I spent a wonderful afternoon exploring Pulpit Falls in extreme southeast New Hampshire. I’m very glad I did and especially for this shot. The next summer a big tree came down straight across this little rocky cascade. Don’t they always?

The falls are just behind me a little ways and the crashing obliterates all, getting fainter as you move upstream. Even without the sound of the water in your ears, you are far enough from the road that the intervening forest dampens all noise, leaving you in peace to experience a wild stream in all its permutations.

The sky was mainly cloudy, but with bits of blue sky and sun and so the gold caught in the water was my main attraction and focus for processing. The shutter speed is a little long, but I didn’t think at the time to vary it much since I had no idea to try any exposure blending since I wasn’t using Photoshop.

Specific Feedback Requested

So…I used A LOT of new techniques on this one, loosely following Sean Bagshaw’s latest workflow video. The idea was to build slowly and incrementally toward the final image. I hope I didn’t take things too far. A prior attempt in Luminar was WAY over the top. My goals were drama with softness.

Technical Details

Is this a composite: No
Tripod and CPL


Lr for a very flat and low-contrast image that went into Photoshop for a ton of work. After some Free Transform and Liquify to normalize things from the wide angle my layer stack looked like this -

1 Like

Drama with softness - I like it. The foreground is certainly dramatic, but the long shutter speed does soften it a lot. The foreground doesn’t look so serene to me, but the background definitely does. A lovely scene!

I haven’t gotten around to getting Sean B’s latest videos. He’s such a good teacher and I always learn something, even though I’ve viewed many of his past videos. The “slow and incremental” method works for me - I often make a small adjustment and that will lead to another idea for adjustments, wash-rinse-repeat.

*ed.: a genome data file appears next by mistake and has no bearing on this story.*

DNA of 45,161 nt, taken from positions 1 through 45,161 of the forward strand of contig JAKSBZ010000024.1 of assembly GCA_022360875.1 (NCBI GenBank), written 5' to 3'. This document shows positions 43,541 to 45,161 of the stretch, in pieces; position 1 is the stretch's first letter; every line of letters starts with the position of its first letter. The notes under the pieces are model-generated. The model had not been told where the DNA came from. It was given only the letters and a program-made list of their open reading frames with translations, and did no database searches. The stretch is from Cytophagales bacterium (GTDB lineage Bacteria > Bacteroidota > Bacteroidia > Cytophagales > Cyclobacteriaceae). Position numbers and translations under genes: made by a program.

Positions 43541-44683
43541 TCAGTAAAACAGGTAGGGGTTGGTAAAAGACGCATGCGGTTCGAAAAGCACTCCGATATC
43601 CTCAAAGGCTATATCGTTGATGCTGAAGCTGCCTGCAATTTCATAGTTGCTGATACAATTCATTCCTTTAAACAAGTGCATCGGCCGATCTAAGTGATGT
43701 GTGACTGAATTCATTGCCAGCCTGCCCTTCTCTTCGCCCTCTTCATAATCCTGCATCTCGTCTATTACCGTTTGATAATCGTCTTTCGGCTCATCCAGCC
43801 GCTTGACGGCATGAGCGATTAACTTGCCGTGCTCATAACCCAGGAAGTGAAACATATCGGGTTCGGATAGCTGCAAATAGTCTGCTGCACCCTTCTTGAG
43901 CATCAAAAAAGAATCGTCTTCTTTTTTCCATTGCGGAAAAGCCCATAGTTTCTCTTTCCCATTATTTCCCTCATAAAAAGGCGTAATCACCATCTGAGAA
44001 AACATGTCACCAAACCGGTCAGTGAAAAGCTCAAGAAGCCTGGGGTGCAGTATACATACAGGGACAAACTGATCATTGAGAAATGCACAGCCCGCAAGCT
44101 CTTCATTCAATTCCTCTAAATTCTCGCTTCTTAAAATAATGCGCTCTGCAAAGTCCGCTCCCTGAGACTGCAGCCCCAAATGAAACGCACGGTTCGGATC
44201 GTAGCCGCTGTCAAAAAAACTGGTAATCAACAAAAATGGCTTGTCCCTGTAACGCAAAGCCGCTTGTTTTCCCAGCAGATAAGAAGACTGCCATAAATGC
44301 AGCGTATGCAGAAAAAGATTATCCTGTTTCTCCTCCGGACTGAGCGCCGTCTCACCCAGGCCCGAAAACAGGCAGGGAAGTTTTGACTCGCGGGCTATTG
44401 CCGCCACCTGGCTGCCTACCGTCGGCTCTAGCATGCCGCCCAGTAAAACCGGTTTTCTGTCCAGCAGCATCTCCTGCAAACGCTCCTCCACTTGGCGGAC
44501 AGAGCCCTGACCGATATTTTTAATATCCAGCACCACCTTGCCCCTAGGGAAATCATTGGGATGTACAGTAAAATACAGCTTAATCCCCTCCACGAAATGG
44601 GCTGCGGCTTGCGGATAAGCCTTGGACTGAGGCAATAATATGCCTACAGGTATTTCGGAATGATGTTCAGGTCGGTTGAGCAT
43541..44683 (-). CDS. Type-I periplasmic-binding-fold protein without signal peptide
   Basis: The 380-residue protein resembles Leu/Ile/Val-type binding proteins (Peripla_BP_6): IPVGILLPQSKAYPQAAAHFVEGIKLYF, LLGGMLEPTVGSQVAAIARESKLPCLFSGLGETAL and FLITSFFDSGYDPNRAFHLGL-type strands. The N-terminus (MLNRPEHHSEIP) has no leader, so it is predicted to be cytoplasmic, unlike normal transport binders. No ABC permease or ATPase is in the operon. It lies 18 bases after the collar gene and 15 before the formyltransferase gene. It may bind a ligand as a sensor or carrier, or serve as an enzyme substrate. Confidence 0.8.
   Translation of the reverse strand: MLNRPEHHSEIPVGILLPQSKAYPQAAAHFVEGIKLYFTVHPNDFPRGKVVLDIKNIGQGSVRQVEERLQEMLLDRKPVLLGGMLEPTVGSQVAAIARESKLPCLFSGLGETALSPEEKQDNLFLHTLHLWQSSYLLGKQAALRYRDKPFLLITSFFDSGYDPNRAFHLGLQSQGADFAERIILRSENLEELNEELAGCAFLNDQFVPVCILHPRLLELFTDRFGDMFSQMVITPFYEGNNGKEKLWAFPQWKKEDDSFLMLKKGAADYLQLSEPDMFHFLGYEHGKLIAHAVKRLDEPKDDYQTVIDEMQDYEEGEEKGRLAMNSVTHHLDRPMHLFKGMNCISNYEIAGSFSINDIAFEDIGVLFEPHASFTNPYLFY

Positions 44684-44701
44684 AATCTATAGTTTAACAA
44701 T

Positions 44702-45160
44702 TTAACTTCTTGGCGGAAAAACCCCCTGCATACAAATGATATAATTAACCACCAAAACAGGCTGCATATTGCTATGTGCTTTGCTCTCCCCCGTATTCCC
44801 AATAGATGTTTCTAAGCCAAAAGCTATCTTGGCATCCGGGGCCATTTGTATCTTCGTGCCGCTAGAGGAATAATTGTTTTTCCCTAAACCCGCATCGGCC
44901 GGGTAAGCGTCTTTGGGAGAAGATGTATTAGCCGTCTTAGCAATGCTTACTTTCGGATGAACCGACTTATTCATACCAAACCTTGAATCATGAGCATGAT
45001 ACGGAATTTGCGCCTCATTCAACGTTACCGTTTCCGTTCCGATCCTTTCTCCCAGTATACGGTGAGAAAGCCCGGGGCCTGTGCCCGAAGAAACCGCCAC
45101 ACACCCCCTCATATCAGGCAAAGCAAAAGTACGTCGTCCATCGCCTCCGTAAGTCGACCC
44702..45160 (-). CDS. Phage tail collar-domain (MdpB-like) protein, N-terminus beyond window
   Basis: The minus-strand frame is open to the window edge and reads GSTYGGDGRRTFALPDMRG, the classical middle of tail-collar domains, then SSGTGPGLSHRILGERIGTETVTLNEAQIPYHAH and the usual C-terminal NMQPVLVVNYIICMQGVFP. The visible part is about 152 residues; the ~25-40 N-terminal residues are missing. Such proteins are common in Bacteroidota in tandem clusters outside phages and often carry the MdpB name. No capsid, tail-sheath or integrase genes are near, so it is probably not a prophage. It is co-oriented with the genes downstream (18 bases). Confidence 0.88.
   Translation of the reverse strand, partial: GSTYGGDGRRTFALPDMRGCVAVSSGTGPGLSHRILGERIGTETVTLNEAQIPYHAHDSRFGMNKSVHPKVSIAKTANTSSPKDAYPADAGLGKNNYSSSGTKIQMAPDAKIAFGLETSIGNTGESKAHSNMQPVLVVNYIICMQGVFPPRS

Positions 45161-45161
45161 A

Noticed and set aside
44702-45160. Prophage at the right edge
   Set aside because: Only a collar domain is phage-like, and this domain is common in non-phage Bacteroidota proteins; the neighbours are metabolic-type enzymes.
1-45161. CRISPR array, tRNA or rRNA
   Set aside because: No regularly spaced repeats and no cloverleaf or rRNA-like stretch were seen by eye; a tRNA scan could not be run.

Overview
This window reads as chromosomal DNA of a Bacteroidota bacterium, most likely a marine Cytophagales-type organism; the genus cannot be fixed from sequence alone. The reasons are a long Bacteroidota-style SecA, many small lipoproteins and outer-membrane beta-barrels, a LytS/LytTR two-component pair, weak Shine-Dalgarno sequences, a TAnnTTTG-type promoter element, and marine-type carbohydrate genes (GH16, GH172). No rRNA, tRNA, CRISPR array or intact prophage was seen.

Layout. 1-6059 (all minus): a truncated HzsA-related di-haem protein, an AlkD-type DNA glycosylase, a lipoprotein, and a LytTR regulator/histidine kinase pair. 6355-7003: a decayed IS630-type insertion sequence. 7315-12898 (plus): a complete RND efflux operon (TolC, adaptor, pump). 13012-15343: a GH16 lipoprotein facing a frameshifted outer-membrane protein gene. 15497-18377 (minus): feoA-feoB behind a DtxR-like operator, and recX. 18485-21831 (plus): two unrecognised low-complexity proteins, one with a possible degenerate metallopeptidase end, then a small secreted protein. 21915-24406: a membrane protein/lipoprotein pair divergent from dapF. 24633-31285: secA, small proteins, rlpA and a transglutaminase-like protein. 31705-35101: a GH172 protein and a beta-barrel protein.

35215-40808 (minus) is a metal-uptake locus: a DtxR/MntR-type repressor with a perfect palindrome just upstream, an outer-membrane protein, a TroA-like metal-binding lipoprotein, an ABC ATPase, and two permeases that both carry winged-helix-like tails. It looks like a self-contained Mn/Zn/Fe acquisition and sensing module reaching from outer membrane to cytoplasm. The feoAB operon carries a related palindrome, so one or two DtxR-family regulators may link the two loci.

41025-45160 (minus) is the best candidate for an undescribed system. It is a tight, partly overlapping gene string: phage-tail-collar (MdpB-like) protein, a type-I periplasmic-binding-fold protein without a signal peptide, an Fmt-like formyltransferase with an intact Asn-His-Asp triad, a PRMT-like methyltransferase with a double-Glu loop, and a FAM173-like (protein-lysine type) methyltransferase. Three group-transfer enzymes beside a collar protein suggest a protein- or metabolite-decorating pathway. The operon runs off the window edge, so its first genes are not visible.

1 Like

Thanks @Bonnie_Lampley - glad you like it. It’s an old favorite. I find even noisy nature can be soothing.

I’ve never followed a workflow video with one of my own images before, but since many of the techniques @Sean_Bagshaw used for his extreme wide angle stream image seemed to work for mine, I went for it. Like many, I’ve always learned better by doing and by thinking about what this image needed in the framework of the tutorial helped cement techniques and especially the order of certain of them. I’ve never used the Free Transform or Liquify tools before so that was kind of exciting.

That is a ton of post processing work, Kris. But it certainly paid off. This is a truly remarkable image.

It does look like a lot, but the build up is so small that it’s not a crazy change. I’m going through it again with a different image and using some other techniques. I’m not sure I’d do this for EVERY shot I take, but for the special ones I think it’s worth the time. And as I do these things more, the faster and more proficient I’ll be.

Wonderful image Kristen and I’m glad you got this before the log came crashing down across the stream. You were rewarded with amazing light through the middle of the scene. As @Bonnie_Lampley notes, the long shutter speed really softens the water. I’d love to see this with a shutter speed of around 1/2 second or so to give that water some texture but that dang log is now in the way.
That background is just beautiful with a glow to it that is definitely serene. it invites the eye to go through the scene nicely. I have most of Sean’s videos and love his teaching style. I used to use Luminar but almost every time I sued it my images came out over cooked. I just find it too easy to send an image over the top with Luminar so I have stopped using it.

Thanks so much. I’m sort of torn about the shutter speed. It’s theoretical now, but would a faster introduce a less peaceful note that would be at odds with the rest of the scene and light? Hm.

That’s the exact reason I stopped using it. After a while my eyes hurt looking at my own work. It crept in slowly, but by the end everything was garish and over-the-top.